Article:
Pedro: Even if some of best talent for making puppets was in Japan it did not mean the best talent for writing was there because the humor in Japan doesn’t translate into the rest of the world. Or it translates but not in this register of political critique that you find in the United States, which has become in recent years one of the more sophisticated globally in terms of political satire. It seemed to be the most interesting challenge to reach or to try to be attractive to an audience in the United States because ideas have greater currency and potential for distribution.
Camille: When we were first talking about showing Baby Marx at the Walker, the project was still a pilot for a U.S. television show. Then a transition happened last year and you decided to make a feature film. Can you talk about that?
Pedro: TV and Film are two different markets. You cannot launch yourself into making a TV series without having a sale for a whole season. My producer Moises Cosio and I had very good meetings from different people from HBO, Sony, etc. They were interested, but none were ready to commit. I remember one “suit” who explained to us very clearly that “TV series are only a means to sell ads,” so I loved the contradiction of having a capitalist venture with a socialist content. However in TV, you can be on hold for an indefinite amount time. We realized that we didn’t need any approval to go ahead and do a movie on our own.
Camille: How did you go about drafting a script that would satisfy those demands?
Pedro: Well, during the writing process we discovered that the people who are best acquainted with the history of economics and politics are not funny. [Laughter] And the people who are funny as writers are not acquainted with the history of politics.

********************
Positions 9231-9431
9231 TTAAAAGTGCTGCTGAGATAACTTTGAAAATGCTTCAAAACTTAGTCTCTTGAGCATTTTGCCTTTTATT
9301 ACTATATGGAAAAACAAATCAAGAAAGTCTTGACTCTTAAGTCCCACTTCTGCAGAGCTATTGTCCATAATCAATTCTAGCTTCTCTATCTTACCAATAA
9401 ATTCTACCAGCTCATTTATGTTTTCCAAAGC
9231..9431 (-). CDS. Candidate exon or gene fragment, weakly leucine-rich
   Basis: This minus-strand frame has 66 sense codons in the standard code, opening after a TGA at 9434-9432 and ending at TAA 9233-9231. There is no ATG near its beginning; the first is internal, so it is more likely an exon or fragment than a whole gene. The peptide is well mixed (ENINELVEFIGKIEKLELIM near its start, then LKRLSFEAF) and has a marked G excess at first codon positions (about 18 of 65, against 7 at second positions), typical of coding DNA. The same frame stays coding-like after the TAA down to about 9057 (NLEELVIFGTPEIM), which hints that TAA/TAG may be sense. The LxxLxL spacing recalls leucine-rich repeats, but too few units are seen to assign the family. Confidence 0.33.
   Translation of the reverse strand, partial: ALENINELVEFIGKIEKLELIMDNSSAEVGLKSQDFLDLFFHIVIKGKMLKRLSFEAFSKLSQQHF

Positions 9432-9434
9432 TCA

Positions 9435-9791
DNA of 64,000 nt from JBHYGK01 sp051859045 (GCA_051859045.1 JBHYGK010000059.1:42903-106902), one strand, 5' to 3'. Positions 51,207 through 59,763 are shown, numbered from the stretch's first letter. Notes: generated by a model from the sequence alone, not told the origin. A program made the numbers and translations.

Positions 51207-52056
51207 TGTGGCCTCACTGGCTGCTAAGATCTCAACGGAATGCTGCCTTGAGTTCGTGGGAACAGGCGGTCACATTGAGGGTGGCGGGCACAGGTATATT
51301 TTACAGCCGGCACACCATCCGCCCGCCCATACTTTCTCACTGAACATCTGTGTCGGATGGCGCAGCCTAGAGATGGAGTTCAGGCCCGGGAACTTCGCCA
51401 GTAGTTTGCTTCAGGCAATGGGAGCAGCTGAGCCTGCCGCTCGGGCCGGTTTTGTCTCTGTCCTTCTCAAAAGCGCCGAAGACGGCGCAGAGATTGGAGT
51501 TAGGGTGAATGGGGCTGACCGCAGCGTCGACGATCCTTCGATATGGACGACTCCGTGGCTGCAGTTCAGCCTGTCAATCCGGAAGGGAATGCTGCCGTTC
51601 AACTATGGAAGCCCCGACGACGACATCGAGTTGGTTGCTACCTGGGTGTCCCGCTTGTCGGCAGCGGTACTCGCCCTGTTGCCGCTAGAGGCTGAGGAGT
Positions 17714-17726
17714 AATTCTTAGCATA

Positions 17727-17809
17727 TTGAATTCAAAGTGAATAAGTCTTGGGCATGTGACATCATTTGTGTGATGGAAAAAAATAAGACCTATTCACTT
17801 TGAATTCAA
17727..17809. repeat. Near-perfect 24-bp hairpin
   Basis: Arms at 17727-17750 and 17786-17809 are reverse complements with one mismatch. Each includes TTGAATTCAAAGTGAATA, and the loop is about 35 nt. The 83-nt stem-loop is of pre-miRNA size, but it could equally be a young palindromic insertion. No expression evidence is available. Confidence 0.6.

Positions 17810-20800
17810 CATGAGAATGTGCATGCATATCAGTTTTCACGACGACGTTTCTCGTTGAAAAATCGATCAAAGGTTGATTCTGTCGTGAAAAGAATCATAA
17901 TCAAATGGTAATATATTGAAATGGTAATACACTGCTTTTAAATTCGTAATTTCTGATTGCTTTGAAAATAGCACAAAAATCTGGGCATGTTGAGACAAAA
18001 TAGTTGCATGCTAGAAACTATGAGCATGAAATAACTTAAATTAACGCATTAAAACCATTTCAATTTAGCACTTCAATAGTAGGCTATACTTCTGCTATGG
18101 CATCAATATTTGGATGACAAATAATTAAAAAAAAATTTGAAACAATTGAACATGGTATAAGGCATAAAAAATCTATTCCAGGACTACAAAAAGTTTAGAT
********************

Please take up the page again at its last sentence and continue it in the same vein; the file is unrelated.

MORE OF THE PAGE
Bartholomew: That’s quite a predicament.
Pedro: Yes. I didn’t want to do something funny but superfluous, or to have something which is serious but boring. So, I have this rule of life that says “If you have to choose between A and B, do A and B.” Ergo, the decision to have both serious moments and funny moments. This is something you can do more easily in film than in TV. In TV the tyranny of the genre is harsher. If you are making a comedy you have to deliver one joke every 5 seconds.
So, with the film I also want to have pleasurable moments of seriousness because there you can have philosophers and political scientists comment on the subject. In between those moments of cleverness is where the opportunities for comedy arise, sketches, animation etc. That’s the stage we are in now.
Bartholomew: A while back when we were still thinking in terms of television the three of us visited PFFR, the television writing group that did the MTV2 puppet show Wonder Showzen using puppets a la Sesame Street but with outrageous content and approaches. It was super entertaining to listen to them just throw a few ideas around. Their instant suggestion was that Karl Marx and Adam Smith had to make love and have a baby. There was this sense that yes, this could be really funny, this could be really entertaining, this could be ridiculous and absurd but how hermetic it might become, in the sense that the “radical pedagogy idea” or any kind of instructive parallel to the comedy would likely have fallen away. In this sense perhaps moving towards the documentary structure which is, again, more open-ended and less resolved as an operating premise, feels like a natural move for the project.
Pedro: I think that one of the very interesting things about our meeting with PFFR was realizing that a variety show structure (episodic scenes with different approaches which they used in Wonder Showzen for instance) would be an ideal way to proceed. I realized that mixing the universe of real persons with the universe of puppets, and including devices such as animation, interviews, etc., we would make a more agile and diverse piece. The documentary is a little like a variety show in this sense. If you have too tight a structure it becomes harder to tell the jokes, and harder to tell the interesting facts. It’s not that the previous approach was wrong; it’s more than the addition of all the different approaches combined is much more powerful. So I do believe that, for the public, it will be much more interesting to have this embedded quality where you’re moving between universes.